Sunday, February 20, 2011

How *The Help* Helped


After reading The Help by Katherine Stockett, I was motivated to do some unusual things around the house. First, I polished my silver. I pulled the putty from the laundry room closet, along with an old t-shirt and headed to my jewelry box. No, I don't own any real silver vases or silverware or any "real" niceties, but I have several pair of tarnished earrings and a few necklaces and pendants. So I stood there, daubing and rubbing, watching the shine emerge and the black accumulate on the rag. It's tedious work, but I like the tangible, aesthetically pleasing results. Much more satisfying than laundry for me.

Second, I scrubbed the floors in my bedroom and dining room on my hands and knees. Good Heavens the crazed things I do because of literature.

See, I really dislike cleaning. Enough so that I have "help" come in to do the cleaning. Often this embarrasses me. But I really don't like it, though I like living in a (relatively) clean house. Once, though, a writer friend absolved me of my guilt saying that not everyone can write... so if I can, leave the cleaning to someone who finds satisfaction in it. Indeed, Skeeter didn't do much cleaning in her life. I found, reading the book, that I identified with many of the characters: the woman with the little kids who pays for help so that she can "volunteer" elsewhere; Skeeter, who wants to be a writer and write something important; and sometimes even Aibileen, who listens to children and tries to fill their heads so full of good thoughts it will carry them into a good adulthood.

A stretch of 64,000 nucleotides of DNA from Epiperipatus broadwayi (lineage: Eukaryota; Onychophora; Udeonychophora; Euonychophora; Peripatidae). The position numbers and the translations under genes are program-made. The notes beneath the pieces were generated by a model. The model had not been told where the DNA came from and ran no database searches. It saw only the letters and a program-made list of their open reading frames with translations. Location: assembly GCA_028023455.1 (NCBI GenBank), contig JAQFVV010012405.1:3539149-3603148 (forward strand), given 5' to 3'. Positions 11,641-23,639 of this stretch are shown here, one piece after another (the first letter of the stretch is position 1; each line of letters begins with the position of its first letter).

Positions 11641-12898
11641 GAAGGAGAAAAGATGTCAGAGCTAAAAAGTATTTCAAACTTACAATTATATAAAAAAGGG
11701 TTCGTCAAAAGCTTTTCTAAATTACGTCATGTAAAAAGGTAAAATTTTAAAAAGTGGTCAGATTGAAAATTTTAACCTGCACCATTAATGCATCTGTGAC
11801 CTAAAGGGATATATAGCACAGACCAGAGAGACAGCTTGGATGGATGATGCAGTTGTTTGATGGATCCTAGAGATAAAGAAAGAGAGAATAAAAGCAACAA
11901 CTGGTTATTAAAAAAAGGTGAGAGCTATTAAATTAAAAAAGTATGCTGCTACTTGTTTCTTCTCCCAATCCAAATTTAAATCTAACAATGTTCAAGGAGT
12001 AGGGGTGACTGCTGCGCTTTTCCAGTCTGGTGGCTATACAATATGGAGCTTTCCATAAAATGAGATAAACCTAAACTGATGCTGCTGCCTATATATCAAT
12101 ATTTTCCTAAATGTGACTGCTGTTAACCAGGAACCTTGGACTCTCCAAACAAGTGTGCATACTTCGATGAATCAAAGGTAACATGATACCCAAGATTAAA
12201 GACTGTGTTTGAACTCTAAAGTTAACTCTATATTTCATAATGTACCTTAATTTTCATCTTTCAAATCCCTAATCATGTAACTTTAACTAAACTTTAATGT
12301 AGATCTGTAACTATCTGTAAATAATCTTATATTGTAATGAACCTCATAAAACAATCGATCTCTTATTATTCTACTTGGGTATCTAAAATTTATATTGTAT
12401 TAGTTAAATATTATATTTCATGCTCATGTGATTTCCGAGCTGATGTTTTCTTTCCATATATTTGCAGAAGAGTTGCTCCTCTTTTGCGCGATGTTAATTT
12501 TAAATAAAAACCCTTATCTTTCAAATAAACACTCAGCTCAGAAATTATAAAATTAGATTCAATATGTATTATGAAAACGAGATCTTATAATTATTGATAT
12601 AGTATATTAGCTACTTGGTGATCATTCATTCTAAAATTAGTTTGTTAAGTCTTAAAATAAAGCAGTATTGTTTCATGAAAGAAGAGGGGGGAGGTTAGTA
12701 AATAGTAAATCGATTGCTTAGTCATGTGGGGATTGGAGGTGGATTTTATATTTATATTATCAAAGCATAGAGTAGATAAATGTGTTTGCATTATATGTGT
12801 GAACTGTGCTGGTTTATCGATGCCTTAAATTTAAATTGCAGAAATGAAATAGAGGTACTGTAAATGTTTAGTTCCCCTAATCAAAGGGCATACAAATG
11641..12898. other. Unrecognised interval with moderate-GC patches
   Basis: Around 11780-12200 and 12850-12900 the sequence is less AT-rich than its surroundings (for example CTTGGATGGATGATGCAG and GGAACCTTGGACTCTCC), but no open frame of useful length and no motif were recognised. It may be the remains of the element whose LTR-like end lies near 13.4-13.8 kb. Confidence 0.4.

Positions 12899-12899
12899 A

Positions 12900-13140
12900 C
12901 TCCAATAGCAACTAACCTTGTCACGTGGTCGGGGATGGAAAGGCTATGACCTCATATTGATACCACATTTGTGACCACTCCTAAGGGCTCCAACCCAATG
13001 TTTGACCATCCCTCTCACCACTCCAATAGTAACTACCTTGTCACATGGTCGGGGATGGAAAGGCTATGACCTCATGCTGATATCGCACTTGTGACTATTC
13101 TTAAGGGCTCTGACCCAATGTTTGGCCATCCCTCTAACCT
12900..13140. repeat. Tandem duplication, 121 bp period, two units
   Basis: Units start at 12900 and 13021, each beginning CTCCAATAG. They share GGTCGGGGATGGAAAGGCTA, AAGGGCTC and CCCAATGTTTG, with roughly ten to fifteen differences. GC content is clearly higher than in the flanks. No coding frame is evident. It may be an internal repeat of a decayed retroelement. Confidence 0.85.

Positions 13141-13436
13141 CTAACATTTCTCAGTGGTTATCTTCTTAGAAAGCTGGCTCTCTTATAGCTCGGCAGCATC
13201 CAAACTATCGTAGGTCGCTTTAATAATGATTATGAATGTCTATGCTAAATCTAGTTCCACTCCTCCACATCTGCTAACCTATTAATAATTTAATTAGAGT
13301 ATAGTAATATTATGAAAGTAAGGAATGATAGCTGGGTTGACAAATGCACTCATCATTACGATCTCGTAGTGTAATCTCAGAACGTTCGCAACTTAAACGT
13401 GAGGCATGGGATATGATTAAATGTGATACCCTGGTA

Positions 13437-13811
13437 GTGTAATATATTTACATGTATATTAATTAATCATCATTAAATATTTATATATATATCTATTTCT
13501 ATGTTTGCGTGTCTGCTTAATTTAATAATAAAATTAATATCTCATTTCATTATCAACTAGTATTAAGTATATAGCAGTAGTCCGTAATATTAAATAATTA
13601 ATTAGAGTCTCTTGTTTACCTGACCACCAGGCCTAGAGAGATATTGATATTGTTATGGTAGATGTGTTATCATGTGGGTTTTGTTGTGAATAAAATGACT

This, though, is the passage that has made the biggest impression on me:
"We all on a party line to God, but you, you setting right in his ear."
This is Minny talking to Aibileen about putting someone on her prayer list, which Aibileen keeps in a little notebook. It made me think about how cool that'd be to sit in God's ear. And after mulling this idea over a while, I figured there's nothing to keep any of us from sitting there except climbing up there with focused prayer. That's what Aibileen did, kept a list and wrote her prayers -- which took her about an hour a night. So, I found a little notebook in my office -- because I dearly love getting little notebooks, though I have no idea what I could possibly write that would fit in a little notebook. It's a tiny bit of a thing, maybe 1.5 x 3" and only 12 sheets of paper. But I filled in a list of names on that first page and it's like Aibileen says on the page before the above quote: "And the next and the next. Cause that's the way prayer do. It's like electricity, it keeps things going." I have already noticed that electric continuation... and have a few new names to add to the list.

2 comments:

J.Ro said...

I just finished this book last week too. Growing up in Mobile, AL, born in '64 - I KNOW this story. Athelstine Collins, a creole from Mon Louis Island, Alabama, STILL works for my mother 3 days a week. But thankfully, time are way different than they were. See you Friday.

LJK said...

You are an inspiration! I love the book too.